SEOUL, Sept. 30 (Korea Bizwire) – South Korea’s steelmakers are looking at core materials used for environmentally friendly vessels ahead of the implementation of a new environmental regulation by the International Maritime Organization (IMO) as part of their efforts to diversify its product portfolio and beef up profitability, industry observers said Monday.
The IMO will lower the sulfur cap on fuel content from 3.5 percent to 0.5 percent starting Jan. 1, 2020.
For that reason, South Korea’s steel giants POSCO and Hyundai Steel Co. are promoting specialty steel and materials for ships powered by liquid natural gas (LNG) and for sulfur-reducing devices like scrubbers, according to them.
Earlier this month, POSCO announced that it is ready to mass-produce its high alloy stainless steel S31254 that can be used as a main material for making scrubbers.
POSCO’s S31254 steel is a type of “6 moly alloy steel” — named for its six percent molybdenum content — that boasts high strength and resistance to crevice corrosion, according to the company.
“With no domestic companies providing base materials for the scrubber, local companies have been facing major challenges to meet increasing demand,” a POSCO spokesman said.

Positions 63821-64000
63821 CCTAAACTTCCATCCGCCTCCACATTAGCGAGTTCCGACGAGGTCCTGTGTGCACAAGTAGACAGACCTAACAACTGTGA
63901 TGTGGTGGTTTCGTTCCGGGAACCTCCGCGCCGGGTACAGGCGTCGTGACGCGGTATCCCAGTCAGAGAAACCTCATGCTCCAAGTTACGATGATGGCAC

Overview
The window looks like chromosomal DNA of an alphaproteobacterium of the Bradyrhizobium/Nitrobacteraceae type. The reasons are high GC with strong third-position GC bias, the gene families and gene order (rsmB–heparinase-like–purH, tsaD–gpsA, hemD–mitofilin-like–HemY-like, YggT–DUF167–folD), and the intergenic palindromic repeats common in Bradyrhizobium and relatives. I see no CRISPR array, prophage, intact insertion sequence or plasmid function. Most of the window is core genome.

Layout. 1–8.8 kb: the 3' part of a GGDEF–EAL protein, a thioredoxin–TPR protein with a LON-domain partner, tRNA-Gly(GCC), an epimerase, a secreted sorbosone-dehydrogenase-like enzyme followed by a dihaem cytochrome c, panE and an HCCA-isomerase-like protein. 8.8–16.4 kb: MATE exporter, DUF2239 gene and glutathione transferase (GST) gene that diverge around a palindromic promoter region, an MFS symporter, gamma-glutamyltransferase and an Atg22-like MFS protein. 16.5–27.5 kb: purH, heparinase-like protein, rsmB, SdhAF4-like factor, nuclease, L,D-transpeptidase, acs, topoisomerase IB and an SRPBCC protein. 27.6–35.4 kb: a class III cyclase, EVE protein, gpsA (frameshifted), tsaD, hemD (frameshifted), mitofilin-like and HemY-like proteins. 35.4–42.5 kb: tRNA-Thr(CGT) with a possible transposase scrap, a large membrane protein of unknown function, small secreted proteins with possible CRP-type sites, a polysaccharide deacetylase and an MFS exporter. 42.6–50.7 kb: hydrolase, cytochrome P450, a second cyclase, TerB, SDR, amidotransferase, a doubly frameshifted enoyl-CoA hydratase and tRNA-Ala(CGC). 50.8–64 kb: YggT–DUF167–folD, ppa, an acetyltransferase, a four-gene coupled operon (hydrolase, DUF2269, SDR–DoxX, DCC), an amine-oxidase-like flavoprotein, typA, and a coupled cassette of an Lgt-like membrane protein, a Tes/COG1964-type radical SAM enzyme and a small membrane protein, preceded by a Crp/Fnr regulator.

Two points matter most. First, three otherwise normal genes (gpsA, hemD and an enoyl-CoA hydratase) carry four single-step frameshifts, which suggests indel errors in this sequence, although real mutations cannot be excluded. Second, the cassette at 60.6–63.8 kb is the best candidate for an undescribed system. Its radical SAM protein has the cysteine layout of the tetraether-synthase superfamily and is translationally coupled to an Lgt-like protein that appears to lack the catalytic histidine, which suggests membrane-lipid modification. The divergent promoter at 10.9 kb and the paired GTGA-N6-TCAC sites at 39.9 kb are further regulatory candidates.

“By mass-producing S31254, we believe local scrubber makers can better reduce material costs and meet production deadlines.”
With rising demand for LNG-powered ships that emit fewer air pollutants than those using fossil fuels, POSCO is also pushing sales of its nickel steels that are used in making LNG fuel and storage tanks.
The steelmaker recently inked a deal with Hyundai Heavy Industries Group, South Korea’s top shipbuilding conglomerate, to supply nine percent nickel steels.
POSCO also hopes to increase sales of high manganese steel, for which it earned IMO Maritime Safety Committee approval last year.
Hyundai Steel, POSCO’s smaller local rival, has also been bolstering research and development (R&D) efforts to deal with changes in the shipping industry.
The affiliate of Hyundai Motor Group developed steel sheets for icebreaking LNG carriers and steel bars for LNG storage tanks that can endure cryogenic conditions.
“It’s no secret that the steelmakers have been also closely following the new IMO regulation,” a Hyundai Steel spokesman said.
“Since local shipbuilders are leaders in LNG-related technologies, we hope we can further contribute to that reputation.”
South Korean shipbuilders said that they welcome local steelmakers’ efforts to develop steels for environmentally friendly vessels.
“Not only do they supply steels, the steel companies also provide welding solutions,” an official at Hyundai Power Systems Co., an affiliate of Hyundai Heavy Industries Group, said.
“This is a good example of mutual cooperation between the steel and shipbuilding industries.”